I met the critic Robert Hughes only once, and had no intention of writing about his death until I read a couple of his obituaries, which mostly ignored or belittled one of the things I admired about him. The New York Times didn’t mention it, neither did Time magazine‘s main piece (there’s apparently a separate story behind the paywall), and the Wall Street Journal, referring to a review of a book Hughes wrote, faulted him for it.
It was not his writing — everyone recognized his high style — or his eye, which agree with or not, signaled a distinct and definite taste, backed by erudition. No, I liked Hughes — an Australian who came to the U.S. via Britain — because he believed that American Art was/is underrated and did something about that — making an eight-part public television series called “American Visions” in 1998. That’s when I interviewed him.
My piece, A Critic Distills American Art into Eight Hours, describes the grueling work that went into the series, which was produced with comparatively little money given its ambitions; the accompanying 648-page book; and a special issue of Time magazine, where he was then critic (here’s an index to his work there). (Can you imagine Time putting out a special issue on art today?) Here’s an excerpt from my article:
…they filmed at more than 100 locations from Maine to Malibu — without the Hollywood conveniences.
“Whenever I’d see movie crews in SoHo, with their mobile toilets and makeup vans, I’d get jealous,” Mr. Hughes recounted. “Our makeup van was carried by a production assistant in her handbag. And when I was dripping in sweat, someone would produce a ratty package of Kleenex.”
The sheer volume of work was a bigger strain, threatening Mr. Hughes’s marriage and sending him to a psychiatrist for the first time. “After finishing the series about a year ago, I had severe depression,” he said. He blamed overwork, a crisis of confidence and postpartum blues.
Yet with deadlines for the book and then the bonus magazine looming, plus the reviews he writes for Time, there was no time to wallow. Sticking to a schedule he used on the road while writing the scripts, Mr. Hughes got up daily at 4 or 5 A.M. to churn out as many as 3,000 words a day.
“I nearly went bats having to write the book at such speed,” he said, dressed in blue jeans and a button-down blue shirt in his loft, which is chockablock with books and papers but devoid of art….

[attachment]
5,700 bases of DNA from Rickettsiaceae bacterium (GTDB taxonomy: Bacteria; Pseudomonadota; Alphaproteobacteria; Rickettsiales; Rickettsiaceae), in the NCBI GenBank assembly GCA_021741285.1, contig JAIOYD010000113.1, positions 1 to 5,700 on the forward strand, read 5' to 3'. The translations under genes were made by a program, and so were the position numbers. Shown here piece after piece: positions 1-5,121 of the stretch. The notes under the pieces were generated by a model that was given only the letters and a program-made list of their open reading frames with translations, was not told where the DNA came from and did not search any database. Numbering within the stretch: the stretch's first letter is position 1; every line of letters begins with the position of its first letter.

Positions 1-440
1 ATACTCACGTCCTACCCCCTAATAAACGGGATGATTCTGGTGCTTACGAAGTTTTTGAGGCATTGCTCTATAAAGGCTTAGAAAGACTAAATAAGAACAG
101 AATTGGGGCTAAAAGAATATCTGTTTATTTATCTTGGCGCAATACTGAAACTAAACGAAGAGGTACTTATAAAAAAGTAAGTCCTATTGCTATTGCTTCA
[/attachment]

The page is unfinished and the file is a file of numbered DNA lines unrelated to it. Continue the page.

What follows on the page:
I can attest — 3,000 words a day is a lot; 3,000 good words is really a lot. But Hughes craved the accolades and attention his writing provoked:
Mr. Hughes has been noted for his idiosyncratic, nothing-is-sacred willingness to take on both the academically and politically correct, as well as for his vivid, irreverent language: when he says something clever, he will often stop to savor it and to make sure it has been recognized.
Over the years, it has been. Many deem him the most successful art critic today. In profiles and reviews of his books, writers have called him — besides the apt “ever voluble” — “erudite,” “famously pugnacious,” “brilliantly destructive,” “consistently entertaining,” “sardonic,” “pontificating” and a string of other colorful adjectives.
He is certainly “Nothing if Not Critical,” the title of his last book about art, a collection of his essays. In them, for example, he disparages the importance of Andy Warhol (on whom he has since mellowed) and taken many contemporary artists down a peg, including David Salle, Eric Fischl and Louise Bourgeois.
Hughes told me then that he wanted to make what became “American Visions” as soon as he finished his more renowned “The Shock of the New” television series — which was broadcast in 1981. It took him until 1992 to enlist a backer — the BBC, not PBS, which added to the BBC funding, did Time, later.
Hughes told me much more in the course of our interview, worth reading if you appreciate Hughes — which artists he regrets leaving out, how he filmed at Monticello, why producers changed locations between 2 p.m. and 4 p.m., why he tied his choices to the land, and so on.
It’s worth reading, actually, even if you don’t like Hughes, and many people don’t. Even his detractors, however, agree that he made people go look at art, which is a good thing.